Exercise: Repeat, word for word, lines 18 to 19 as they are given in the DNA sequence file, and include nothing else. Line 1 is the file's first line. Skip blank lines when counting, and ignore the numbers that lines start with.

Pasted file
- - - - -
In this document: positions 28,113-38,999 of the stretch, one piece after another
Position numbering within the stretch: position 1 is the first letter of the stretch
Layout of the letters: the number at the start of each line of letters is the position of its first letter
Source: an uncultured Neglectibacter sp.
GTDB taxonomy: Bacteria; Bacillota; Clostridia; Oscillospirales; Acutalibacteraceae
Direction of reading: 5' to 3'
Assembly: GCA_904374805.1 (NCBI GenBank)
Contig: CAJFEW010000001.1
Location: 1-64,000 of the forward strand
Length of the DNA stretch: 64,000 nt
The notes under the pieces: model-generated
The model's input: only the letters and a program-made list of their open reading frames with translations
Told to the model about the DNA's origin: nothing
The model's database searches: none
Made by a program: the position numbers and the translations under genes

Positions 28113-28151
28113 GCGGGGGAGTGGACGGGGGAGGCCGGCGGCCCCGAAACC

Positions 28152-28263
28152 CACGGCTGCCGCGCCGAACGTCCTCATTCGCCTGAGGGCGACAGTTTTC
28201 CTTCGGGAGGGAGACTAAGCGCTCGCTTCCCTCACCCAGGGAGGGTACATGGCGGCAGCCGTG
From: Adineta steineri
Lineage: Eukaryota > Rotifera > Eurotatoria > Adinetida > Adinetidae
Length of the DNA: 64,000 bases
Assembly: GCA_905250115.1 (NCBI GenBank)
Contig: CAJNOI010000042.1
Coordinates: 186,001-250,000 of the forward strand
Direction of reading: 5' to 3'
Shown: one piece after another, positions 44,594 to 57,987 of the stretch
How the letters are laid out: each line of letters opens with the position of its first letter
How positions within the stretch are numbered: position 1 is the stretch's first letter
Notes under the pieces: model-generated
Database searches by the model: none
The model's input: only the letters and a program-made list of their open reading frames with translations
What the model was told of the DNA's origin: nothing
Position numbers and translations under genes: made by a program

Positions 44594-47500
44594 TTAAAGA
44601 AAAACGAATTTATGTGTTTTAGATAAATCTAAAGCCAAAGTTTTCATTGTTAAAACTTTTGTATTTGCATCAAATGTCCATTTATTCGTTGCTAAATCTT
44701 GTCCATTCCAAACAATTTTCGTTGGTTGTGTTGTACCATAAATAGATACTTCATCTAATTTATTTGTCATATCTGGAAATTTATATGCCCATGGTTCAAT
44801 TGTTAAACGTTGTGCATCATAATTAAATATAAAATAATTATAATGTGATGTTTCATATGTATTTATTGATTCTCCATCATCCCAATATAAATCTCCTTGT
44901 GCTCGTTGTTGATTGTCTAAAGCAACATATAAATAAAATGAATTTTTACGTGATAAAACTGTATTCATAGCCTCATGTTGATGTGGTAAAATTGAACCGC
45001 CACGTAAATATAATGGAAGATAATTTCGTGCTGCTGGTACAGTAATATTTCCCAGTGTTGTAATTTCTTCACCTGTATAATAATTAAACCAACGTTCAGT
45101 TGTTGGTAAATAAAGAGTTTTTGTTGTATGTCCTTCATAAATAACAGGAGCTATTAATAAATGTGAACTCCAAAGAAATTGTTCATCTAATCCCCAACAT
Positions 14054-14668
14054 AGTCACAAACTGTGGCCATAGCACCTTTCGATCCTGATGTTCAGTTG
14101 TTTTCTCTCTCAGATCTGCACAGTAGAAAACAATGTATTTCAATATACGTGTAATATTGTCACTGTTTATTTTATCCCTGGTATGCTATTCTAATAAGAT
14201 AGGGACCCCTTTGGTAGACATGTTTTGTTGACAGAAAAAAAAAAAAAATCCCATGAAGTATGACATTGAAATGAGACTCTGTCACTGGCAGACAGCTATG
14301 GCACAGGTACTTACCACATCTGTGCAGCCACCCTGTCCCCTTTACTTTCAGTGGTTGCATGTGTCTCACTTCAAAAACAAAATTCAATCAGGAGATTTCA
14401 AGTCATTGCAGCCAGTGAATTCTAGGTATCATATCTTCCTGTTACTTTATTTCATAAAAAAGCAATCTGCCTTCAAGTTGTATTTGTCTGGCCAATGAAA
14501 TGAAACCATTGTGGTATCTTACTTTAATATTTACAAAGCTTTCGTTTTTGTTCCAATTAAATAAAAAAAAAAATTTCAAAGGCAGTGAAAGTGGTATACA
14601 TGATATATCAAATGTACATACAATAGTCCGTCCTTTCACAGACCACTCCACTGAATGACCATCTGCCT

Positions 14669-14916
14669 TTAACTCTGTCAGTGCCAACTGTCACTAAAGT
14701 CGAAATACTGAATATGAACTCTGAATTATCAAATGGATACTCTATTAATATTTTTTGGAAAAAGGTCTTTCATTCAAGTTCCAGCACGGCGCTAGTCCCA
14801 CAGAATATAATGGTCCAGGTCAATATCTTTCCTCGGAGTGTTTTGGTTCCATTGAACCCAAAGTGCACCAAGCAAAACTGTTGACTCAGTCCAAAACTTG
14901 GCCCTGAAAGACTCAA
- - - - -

Positions 28152-28263
28152 CACGGCTGCCGCGCCGAACGTCCTCATTCGCCTGAGGGCGACAGTTTTC